The following article, Good Samaritan Learns New Skill to Help the Homeless Land Jobs, Finds Sense of Purpose, was first published on Flag And Cross.
Many times when we want to help others, we’re encouraged to draw from our skillsets and knowledge bases to provide unique services to those who need them.
But sometimes, the required qualifications are simply a heart to serve and a willingness to learn — something Colleen Coulbourne of Eugene, Oregon, knows a bit about.
Coulbourne has volunteered at Eugene Mission for around two years. According to their Facebook page, the organization is “Eugene/Springfield’s only full-service wellness center for the homeless, providing its guests with a path off the streets, both for the short-term and long-term, by sharing the hope and love of Christ in word and in action!”
“Job Seeking 101 is one of the new classes that started this last term at the Eugene Mission and is lead by community volunteer Colleen Coulbourne,” Eugene Mission posted on social media in early 2021.
“Colleen is a business owner, a Rotarian and a Mission volunteer who became involved during the pandemic working with her Rotary club to help Mission staff and guests with in-kind donation inventory management. Colleen was impressed by the hard work of Mission guests who were eager to contribute and who were currently unemployed.”
But then someone came to her with a job-hunt-related request that she wasn’t experienced with.
“One of those guys, he had long pants and really short legs, and so he really needed to hem them — like, a lot,” Coulbourne told KMTR. “He asked me if I would hem them, and I — I’ve never hemmed a pair of pants in my life.”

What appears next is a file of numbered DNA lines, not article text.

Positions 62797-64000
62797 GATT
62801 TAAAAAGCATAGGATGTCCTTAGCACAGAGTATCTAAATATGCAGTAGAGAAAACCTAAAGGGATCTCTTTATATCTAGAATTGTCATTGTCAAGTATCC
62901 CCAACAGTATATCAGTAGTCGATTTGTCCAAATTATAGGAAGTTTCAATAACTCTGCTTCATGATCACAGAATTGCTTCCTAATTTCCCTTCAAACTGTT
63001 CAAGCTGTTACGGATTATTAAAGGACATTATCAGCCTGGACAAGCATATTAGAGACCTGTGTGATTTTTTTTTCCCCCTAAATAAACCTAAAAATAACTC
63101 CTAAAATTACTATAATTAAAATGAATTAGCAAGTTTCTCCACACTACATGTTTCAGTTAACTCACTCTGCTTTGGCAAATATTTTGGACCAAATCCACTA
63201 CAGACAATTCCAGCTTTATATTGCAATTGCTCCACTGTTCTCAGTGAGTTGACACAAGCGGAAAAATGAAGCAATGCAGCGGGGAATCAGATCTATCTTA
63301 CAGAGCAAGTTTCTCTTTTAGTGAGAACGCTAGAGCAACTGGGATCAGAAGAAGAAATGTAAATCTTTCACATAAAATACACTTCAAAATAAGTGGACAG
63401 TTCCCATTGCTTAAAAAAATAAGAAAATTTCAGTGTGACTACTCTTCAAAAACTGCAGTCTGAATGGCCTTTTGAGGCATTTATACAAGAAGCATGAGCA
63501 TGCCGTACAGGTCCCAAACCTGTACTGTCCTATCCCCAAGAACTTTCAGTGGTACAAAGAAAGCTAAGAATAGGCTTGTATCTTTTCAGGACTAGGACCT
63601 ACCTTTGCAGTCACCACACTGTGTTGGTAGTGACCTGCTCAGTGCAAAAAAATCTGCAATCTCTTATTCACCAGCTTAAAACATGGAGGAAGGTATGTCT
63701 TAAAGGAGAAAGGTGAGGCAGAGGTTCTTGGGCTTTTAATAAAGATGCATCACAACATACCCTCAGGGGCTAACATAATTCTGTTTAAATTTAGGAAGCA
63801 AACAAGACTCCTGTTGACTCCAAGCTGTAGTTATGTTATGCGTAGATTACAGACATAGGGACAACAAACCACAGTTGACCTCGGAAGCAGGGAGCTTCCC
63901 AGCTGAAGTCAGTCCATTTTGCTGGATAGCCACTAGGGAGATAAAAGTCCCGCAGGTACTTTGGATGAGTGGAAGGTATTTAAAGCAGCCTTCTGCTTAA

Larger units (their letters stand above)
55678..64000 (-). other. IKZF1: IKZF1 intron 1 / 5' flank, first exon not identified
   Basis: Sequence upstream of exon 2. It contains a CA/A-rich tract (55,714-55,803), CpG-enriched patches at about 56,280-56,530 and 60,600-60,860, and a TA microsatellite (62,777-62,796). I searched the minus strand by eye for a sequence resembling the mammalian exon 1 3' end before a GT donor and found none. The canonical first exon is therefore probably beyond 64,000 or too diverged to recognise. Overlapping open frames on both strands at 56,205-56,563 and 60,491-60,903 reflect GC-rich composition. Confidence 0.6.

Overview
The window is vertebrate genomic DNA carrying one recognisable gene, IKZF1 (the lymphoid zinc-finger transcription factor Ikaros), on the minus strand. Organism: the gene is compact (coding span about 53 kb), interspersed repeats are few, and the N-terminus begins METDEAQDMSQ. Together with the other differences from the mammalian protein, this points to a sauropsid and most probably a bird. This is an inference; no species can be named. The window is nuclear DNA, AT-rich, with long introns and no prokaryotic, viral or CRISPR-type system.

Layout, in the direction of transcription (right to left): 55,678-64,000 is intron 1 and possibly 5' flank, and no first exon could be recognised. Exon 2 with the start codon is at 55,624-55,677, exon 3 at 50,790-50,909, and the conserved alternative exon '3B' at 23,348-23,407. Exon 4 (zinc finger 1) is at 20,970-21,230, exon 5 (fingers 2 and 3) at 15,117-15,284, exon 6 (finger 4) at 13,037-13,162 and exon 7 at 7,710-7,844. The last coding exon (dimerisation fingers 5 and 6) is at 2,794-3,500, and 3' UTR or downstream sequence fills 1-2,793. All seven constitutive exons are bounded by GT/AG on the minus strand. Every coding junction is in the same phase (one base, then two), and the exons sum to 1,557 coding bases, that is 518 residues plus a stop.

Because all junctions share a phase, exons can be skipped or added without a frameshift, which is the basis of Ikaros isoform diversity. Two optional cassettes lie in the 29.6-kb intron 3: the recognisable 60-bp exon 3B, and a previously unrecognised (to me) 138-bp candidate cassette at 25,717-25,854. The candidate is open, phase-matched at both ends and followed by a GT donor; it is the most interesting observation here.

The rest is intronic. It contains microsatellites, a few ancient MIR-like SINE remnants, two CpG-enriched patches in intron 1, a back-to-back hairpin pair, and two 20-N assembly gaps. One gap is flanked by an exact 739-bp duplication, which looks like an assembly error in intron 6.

But she had the willingness to give it a go and connected with another volunteer at the mission who was gifted in that way and had been offering sewing courses. Coulbourne sat in and learned the basic skills that could be used to help prepare job-seekers in more ways than just knowing how to hem a pair of pants.
“And then I thought, well you know what, give a man a fish right? Give him a pole,” Coulbourne said. “So I’m going to teach how to — how to sew. Then I found out that Denise had already been teaching that class, and that’s how it picked up again.
“You know, it’s about sewing, so they’re learning a skill and all that kind of stuff, but they’re learning how to be with people, how to have relationships again, how to have fun, how to figure out what life’s really all about.”
And it’s made all the difference. The man who asked for her help got a job. More people than ever were interested in the sewing classes, and the mission’s relational approach to skill development and reaching the underserved community has proved successful.
Coulbourne even helps teach sewing skills now.
“Volunteers Denise and Colleen are in the Mission sewing lab every week teaching beginning and advanced sewing,” a post from Eugene Mission reads.
“Contrary to assumptions, the class is filled entirely with men who are enjoying tinkering with sewing machines and learning how to quilt! The room is rich with conversation and creativity. Most of the participants are enjoying the social interaction as much as the actual task at hand.”
Coulbourne was recently recognized by Rife’s Home Furniture and Mattress for her Acts of Kindness and was awarded $150, which she said would “buy a lot of fabric.” She also said that she has personally benefited from her time at the mission.
“The mission really does change lives in significant ways,” she said. “There are people who’ve lost hope, who’ve lost a sense of purpose in their own lives. This is what gives me purpose, and helping them does that for me.”
This article appeared originally on The Western Journal.
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